Mechanical deformation is capable of modifying the crystal structure and in turn also the (opto)electronic structure of 2D materials both globally and locally. It is thus crucial to monitor and control the deformation for any envisioned application of these materials, in a way that their unique properties are not compromised. On the other hand, their applicability can be even boosted by a smart choice of the deformation type and its level. For example, in graphene, uniaxial in-plane strain leads to symmetry breaking, elongating the C-C bonds in one direction and shortening them in the perpendicular one. This can – theoretically – lead to band gap opening when high enough elongation is reached, albeit the threshold is at the very limit of graphene’s predicted strain at failure. Bilayer graphene is more susceptible to the effects of stress: inhomogeneous uniaxial strain can lead to band-gap opening at much lower levels then those needed for monolayer graphene. Uniaxial out-of-plane compression in twisted bilayer graphene causes changes in the optical transition energies, otherwise controlled only by the misorientation angle between the two layers. In transition metal dichalcogenides, in-plane tension closes their band-gap, while compression opens it. Uniaxial out-of-plane compression in TMDCs closes the band-gap very quickly, and transition from semiconductor to semimetal is possible at quite low pressures. The stress can be relaxed by out-of-plane corrugations like ripples, wrinkles or folds, which alter the global mechanical properties as well as conductivity (for the worse), adhesion to the substrate (for the better) or local chemical potentials where large stress is accumulated. Sharp corrugations can even lead to phonon confinement.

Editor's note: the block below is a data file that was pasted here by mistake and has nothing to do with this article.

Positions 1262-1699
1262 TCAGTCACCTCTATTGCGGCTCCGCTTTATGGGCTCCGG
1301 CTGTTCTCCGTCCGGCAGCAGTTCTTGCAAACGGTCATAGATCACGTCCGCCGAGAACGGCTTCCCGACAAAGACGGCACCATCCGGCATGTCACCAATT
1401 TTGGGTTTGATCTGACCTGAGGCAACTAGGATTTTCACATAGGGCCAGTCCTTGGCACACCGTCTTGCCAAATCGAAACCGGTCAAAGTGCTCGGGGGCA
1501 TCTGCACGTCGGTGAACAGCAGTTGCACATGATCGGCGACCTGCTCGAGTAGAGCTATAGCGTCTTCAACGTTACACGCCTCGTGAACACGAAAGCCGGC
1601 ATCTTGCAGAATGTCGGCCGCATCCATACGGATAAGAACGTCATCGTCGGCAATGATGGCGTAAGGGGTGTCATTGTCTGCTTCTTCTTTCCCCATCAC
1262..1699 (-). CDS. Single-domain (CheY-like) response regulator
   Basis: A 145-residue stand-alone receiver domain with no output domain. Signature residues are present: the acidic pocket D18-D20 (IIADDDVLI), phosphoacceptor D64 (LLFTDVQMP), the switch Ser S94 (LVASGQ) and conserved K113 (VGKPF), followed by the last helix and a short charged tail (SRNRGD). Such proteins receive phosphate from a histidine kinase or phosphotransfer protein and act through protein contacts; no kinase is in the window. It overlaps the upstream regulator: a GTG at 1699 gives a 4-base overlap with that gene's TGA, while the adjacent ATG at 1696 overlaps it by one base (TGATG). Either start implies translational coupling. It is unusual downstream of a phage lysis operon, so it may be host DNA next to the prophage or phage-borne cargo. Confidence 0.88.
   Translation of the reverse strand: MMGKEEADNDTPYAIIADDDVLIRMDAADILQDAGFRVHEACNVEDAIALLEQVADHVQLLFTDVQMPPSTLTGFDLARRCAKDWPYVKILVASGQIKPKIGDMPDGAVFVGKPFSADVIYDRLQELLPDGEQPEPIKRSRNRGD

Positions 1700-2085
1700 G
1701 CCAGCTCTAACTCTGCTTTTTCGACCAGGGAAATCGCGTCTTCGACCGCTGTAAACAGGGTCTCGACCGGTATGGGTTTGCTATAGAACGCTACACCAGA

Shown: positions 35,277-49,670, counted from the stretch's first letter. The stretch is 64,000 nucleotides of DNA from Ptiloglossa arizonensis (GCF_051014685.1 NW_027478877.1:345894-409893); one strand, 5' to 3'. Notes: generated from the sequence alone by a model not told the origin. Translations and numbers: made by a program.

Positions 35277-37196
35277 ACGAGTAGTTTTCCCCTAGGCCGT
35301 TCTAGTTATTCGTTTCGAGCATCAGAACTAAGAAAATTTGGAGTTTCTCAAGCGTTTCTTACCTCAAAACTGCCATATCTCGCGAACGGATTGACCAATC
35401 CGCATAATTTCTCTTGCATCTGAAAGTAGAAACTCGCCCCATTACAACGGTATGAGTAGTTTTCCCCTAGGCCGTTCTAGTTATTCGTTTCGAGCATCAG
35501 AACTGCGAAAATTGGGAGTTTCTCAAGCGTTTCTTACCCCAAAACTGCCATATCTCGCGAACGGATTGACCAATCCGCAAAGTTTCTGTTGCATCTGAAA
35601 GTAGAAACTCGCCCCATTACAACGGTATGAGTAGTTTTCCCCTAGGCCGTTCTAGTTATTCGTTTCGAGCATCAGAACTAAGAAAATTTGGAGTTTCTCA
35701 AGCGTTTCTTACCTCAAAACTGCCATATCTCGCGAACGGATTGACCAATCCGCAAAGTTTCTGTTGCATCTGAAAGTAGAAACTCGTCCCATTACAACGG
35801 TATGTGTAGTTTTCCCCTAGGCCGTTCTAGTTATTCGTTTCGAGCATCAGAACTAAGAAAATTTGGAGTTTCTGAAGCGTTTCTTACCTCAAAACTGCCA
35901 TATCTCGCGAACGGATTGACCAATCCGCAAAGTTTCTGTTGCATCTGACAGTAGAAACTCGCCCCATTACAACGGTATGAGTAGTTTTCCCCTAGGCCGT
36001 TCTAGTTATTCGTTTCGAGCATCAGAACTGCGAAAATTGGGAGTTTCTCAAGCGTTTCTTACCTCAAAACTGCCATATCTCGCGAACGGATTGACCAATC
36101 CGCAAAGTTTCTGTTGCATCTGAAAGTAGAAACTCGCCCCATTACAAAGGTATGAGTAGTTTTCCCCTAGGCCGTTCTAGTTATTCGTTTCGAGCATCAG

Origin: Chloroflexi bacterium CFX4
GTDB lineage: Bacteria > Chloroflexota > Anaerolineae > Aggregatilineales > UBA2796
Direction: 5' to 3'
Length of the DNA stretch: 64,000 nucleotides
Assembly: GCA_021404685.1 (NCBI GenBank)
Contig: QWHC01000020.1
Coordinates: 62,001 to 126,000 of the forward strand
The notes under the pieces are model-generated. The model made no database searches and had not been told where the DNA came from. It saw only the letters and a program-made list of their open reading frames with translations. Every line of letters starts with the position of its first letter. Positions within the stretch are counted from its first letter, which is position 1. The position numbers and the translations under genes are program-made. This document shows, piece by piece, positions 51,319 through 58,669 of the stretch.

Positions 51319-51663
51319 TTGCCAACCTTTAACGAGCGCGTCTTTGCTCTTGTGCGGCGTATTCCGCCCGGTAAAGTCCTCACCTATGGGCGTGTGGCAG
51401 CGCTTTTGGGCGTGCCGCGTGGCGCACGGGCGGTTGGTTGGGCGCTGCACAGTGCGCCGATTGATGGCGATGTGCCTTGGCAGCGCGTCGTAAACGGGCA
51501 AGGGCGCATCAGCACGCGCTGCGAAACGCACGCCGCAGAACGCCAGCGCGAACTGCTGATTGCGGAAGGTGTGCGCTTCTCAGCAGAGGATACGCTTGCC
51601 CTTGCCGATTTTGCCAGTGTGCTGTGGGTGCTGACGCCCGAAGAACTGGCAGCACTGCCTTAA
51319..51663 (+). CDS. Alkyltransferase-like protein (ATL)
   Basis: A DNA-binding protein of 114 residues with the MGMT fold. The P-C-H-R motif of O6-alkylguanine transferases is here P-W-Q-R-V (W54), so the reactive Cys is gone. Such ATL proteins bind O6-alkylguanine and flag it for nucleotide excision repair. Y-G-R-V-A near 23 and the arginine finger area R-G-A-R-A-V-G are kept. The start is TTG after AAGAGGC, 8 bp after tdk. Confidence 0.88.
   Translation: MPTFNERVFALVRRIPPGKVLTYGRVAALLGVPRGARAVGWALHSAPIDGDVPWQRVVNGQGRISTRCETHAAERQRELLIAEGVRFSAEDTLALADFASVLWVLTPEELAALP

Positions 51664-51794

We are looking both into the changes of the lattice under various deformations, ideally in-situ using Raman spectroscopy and photoluminescence, and into the possible ways of manipulating the structure permanently, mostly through substrate modification by thermal processing, patterning etc.
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